Not Wanting Marriage Shouldn’t be a Disadvantage

Mina Himlie, copy editor

Marriage is marketed as a beautiful, romantic thing — the ultimate end goal (besides children). Once you’re married, they say, you’ll be happy. This sort of rhetoric is what amatonormativity is made of. 

Amatonormativity is a term coined by Elizabeth Blake to describe “the widespread assumption that everyone is better off in an exclusive, romantic, long-term coupled relationship, and that everyone is seeking such a relationship.” The effects of this assumption often mean people place higher importance on romantic relationships rather than platonic relationships, friendships or familial relationships. 

Examples of amatonormativity in our society include phrases such as “just friends,” which implies that friendship is somehow “less than” a romantic relationship; shaming people for not having a partner or asking when (not if) someone will get a partner; or the idea that elderly people who have never been married must have lived lonely, unfulfilling lives. These ideas are just the tip of the iceberg, and if you look harder at our society, you can find it anywhere.

Our society is built on amatonormativity, largely through the institution of marriage. Since it is assumed that everyone will get married at some point, there are a lot of potential legal benefits for it, most of which people don’t think about.

Just to list a few: tax benefits when filing, estate tax exemptions when leaving property to your spouse, getting priority if your spouse needs someone to manage their money, obtaining insurance through your spouse’s employer, receiving workers’ compensation, retirement plan benefits and bereavement leave if your spouse dies, the ability to visit your spouse in the intensive care unit or during restricted visiting hours, the legal right to make final arrangements for them, access to family zoned neighborhoods, family rates for insurance, tuition discounts and more.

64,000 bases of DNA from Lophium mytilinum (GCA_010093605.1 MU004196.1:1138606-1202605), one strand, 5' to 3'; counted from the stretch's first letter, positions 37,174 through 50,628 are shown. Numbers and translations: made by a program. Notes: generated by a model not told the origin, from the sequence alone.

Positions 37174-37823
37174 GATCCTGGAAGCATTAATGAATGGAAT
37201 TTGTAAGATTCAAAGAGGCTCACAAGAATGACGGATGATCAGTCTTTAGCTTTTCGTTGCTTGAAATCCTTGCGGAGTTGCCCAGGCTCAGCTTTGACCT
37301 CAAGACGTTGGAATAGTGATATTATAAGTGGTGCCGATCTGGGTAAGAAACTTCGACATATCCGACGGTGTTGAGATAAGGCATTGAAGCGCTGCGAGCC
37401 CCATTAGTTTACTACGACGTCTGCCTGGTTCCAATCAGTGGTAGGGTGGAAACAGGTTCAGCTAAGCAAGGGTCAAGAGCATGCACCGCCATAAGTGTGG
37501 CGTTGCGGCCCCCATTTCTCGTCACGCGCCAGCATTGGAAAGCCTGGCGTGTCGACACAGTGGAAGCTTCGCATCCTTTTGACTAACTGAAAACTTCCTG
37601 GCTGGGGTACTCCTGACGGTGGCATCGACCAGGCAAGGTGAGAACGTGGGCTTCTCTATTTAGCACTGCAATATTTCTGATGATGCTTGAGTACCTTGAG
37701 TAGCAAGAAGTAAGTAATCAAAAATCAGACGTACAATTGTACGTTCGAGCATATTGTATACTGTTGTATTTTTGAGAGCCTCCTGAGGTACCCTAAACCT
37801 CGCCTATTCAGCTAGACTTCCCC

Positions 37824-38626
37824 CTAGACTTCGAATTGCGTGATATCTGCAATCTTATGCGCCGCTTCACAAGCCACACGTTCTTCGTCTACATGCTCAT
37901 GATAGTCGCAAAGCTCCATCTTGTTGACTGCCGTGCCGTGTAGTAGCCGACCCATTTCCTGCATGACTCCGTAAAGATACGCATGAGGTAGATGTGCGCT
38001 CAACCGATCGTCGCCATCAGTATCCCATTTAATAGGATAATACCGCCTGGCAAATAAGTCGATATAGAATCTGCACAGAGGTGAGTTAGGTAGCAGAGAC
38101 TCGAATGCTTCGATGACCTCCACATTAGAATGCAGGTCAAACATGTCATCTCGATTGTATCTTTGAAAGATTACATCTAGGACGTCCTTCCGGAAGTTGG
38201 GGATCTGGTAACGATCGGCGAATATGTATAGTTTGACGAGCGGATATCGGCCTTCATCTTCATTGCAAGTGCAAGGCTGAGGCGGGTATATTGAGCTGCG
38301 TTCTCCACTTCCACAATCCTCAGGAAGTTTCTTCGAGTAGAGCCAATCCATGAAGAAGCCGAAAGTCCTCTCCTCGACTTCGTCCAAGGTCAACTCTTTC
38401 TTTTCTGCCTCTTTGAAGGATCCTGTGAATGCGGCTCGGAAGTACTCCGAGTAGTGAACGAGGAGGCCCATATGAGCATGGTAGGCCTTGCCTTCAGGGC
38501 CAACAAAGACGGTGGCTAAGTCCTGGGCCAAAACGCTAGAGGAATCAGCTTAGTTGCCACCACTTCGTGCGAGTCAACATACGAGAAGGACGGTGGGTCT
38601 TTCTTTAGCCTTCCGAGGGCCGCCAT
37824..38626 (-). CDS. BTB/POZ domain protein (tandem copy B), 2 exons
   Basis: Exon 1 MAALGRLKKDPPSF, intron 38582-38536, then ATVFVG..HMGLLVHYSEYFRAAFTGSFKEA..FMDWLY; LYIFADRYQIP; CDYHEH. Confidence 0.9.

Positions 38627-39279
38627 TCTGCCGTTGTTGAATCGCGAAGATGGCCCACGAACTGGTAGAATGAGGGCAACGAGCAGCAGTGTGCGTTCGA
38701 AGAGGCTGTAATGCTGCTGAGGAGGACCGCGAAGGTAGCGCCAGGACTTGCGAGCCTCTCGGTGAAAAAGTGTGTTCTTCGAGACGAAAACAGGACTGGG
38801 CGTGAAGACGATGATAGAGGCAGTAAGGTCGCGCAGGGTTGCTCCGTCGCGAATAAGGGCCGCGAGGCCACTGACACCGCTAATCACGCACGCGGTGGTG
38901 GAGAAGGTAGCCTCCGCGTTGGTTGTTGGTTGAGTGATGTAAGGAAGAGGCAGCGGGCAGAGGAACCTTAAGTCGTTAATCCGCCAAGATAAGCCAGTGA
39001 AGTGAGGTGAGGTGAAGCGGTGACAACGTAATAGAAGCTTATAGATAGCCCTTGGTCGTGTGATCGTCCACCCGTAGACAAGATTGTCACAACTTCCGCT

Only some of these benefits apply to domestic partnerships and civil unions, and they can vary by state.

This is one reason why the queer community fought so hard for the legal right to marry. In the documentary titled “Out North: MNLGBTQ History,” Michael McConnell, one of the first LGBTQ+ rights activists in Minnesota, spelled it out: “The institution of marriage if you just look at it cold without the emotion, it is an institution that is used for the distribution of wealth and privileges. If you do not have the option to take advantage of that institution, you do not get certain rights and privileges in our culture.” The equality in the label of marriage is great; the legal benefits are just as important. 

Even though same-sex marriage is legal now — and is a huge step forward that should not be negated — there are still people who can’t or don’t want to legally marry. For instance, people with disabilities lose their disability benefits if they marry a person who does not have a disability. Though there was a bill introduced to Congress in 2022 called the Marriage Equality for Disabled Adults Act that would eliminate this barrier, it was never passed. In addition, polyamorous people who can’t marry all their partners (if that’s something they want) as well as aromantic people and people of any sexual orientation that don’t want to get married also miss out on these benefits.

The whole concept that married couples get benefits is rooted in amatonormativity and arophobia. It assumes that everyone can or wants to get married. So yes, those who want to get married should be able to, and the barriers to people with disabilities getting married should be eliminated. And, at the same time, everyone should be able to visit their loved one in the hospital and take time off of work to grieve if they die, regardless of the nature of the relationship. You shouldn’t have to be married or in a partnership for your love to be recognized. Romantic love isn’t the only type of love.